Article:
If I hadn't noticed the Western Alert text on my phone until later Tuesday morning, I would have thought that I would be late to my 8 AM class. Because the text hadn't contained any specific information, I did not know the seriousness of the situation. It wasn't until I went on Yik Yak and Facebook that I figured out what was going on.
When I finally read the email, my heart sank. I had been in Washington, D.C., when talk of a mascot change dominated the likes of Facebook and Yik Yak. There was much complaining, tasteless humor, and even good jokes that dominated these two platforms, but of what I had encountered, nothing that I construed as a threat or being hostile. I knew I could trust President Shepard about the severity of the social media content, because classes are rarely canceled and the school tends to be good with abiding by the First Amendment, thus knowing how to differentiate between free and unprotected speech.
Regardless of what you think of a mascot change, resorting to racist speech and blows to individuals are immature and unnecessary moves. However, for the most part, this is protected speech. The real problem arises when speech implies acting upon an illegal action, such as killing someone or destroying property. Threats are not protected by the First Amendment.
In another update from President Shepard, we learn of some of the speech, both protected and possibly unprotected, that contributed to the decision of canceling classes. Of what he was at liberty to disclose to the public, a majority of the problematic posts from Yik Yak had to do with lynching. These were directed at both individuals and groups of people.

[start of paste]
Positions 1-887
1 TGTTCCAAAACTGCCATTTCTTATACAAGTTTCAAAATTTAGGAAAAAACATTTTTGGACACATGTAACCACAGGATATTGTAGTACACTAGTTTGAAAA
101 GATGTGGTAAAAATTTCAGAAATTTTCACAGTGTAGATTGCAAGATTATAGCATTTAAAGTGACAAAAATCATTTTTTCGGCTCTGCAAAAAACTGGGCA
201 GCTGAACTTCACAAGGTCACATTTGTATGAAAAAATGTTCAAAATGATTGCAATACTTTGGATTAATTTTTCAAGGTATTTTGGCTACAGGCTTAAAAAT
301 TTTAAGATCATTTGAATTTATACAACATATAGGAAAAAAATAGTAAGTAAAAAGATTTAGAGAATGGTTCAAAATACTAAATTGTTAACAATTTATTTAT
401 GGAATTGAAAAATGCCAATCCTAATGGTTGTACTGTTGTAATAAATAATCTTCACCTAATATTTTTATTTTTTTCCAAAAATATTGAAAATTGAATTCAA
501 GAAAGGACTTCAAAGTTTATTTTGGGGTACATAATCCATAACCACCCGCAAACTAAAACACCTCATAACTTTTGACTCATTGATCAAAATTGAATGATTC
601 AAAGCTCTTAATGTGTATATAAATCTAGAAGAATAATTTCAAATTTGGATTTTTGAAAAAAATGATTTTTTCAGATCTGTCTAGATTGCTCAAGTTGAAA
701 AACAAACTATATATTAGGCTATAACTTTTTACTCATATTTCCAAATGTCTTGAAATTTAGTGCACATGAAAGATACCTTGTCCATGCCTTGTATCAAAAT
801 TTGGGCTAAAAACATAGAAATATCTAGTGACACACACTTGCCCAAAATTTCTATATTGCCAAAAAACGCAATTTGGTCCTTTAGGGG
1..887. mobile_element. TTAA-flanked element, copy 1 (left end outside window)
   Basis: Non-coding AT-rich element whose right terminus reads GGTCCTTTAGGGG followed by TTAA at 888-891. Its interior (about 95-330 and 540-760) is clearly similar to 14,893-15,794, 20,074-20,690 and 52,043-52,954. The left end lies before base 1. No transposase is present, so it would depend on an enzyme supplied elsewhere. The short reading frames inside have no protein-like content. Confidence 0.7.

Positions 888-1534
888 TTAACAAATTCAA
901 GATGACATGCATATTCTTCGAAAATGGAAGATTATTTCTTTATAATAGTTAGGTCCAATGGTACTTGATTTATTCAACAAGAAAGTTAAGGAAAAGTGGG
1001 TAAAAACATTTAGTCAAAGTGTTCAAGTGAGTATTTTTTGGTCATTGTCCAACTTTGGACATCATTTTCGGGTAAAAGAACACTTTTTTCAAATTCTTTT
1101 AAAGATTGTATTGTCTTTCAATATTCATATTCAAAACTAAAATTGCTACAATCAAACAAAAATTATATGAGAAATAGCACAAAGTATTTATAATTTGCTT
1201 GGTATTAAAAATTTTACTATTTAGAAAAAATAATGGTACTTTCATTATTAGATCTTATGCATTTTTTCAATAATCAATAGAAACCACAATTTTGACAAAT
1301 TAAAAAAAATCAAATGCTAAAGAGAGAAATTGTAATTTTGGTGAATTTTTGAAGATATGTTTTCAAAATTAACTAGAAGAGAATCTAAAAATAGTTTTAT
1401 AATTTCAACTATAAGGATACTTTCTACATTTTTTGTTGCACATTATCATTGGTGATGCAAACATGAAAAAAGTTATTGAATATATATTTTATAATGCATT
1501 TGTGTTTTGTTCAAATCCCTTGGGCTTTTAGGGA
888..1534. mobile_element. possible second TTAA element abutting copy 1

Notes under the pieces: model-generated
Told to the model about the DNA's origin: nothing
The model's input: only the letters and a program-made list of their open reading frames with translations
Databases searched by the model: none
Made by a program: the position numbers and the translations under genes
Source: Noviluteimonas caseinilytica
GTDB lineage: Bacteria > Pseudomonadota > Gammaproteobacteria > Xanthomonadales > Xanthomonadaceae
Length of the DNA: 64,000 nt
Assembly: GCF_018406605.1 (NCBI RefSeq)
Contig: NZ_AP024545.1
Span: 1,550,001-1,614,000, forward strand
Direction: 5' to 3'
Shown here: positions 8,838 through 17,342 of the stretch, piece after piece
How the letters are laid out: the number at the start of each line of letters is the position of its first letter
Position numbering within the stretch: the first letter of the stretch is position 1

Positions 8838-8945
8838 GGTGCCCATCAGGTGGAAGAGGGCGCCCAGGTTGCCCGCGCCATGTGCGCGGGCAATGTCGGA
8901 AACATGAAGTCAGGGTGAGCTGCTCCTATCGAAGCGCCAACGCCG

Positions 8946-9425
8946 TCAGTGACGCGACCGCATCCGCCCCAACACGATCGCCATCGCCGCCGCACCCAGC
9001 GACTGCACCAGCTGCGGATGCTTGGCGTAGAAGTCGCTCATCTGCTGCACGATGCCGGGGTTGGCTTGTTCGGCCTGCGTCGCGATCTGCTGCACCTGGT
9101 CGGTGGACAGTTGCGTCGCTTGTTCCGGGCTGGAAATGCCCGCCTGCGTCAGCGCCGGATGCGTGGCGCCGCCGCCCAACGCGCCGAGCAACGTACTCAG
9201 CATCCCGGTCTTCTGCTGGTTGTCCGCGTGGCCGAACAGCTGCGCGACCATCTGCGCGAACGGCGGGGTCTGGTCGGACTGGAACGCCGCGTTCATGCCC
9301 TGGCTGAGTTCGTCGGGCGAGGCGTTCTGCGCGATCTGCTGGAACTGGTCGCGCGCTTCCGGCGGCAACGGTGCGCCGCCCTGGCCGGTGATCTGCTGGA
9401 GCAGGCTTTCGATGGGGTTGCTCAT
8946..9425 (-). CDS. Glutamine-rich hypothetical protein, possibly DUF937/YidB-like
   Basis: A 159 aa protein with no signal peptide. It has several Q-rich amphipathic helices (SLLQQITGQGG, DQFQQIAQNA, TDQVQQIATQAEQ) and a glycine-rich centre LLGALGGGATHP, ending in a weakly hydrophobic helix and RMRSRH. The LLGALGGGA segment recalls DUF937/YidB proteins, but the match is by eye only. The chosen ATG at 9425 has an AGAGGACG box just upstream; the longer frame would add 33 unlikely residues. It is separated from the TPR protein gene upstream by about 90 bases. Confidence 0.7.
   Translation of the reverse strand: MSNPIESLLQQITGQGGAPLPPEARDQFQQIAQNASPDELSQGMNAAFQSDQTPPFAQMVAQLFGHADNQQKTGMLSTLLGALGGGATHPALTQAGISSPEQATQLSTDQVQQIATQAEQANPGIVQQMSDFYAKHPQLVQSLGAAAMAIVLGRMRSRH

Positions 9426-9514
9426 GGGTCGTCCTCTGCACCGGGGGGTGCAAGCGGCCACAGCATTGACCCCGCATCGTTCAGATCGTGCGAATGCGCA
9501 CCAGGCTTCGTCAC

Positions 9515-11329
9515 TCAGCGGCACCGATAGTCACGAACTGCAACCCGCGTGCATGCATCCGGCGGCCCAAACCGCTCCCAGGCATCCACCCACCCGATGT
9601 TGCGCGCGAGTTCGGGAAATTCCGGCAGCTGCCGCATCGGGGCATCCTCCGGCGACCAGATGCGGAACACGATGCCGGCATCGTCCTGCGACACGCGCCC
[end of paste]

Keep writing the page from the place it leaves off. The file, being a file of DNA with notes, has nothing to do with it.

At first glance, the First Amendment seems pretty straightforward, protecting the rights of United States citizens to free speech and expression, freedom of association, free exercise of religion, freedom of the press, and the right to peacefully assemble. However, as illustrated by certain court cases, such as Dennis v. United States and Virginia v. Black, determining what is legal under the First Amendment isn’t always easy.
Since President Shepard mentions that there was an effort to differentiate free from unprotected speech, a successfully obtained warrant from a judge, and a professional opinion that some of these posts may require use of the criminal justice system, I believe that a cancellation of classes was necessary, as many students of color expressed fear concerning the hostile environment. Students should not have to fear for their well-being in order to get an education.
In order for us to completely understand what has happened, we need to look at all sides of this incident and educate ourselves on how the law may or may not be on our side. For more information on the First Amendment, especially on how it affects college campuses, check out the Foundation for Individual Rights in Education (FIRE). Most importantly, look out for each other and stay safe.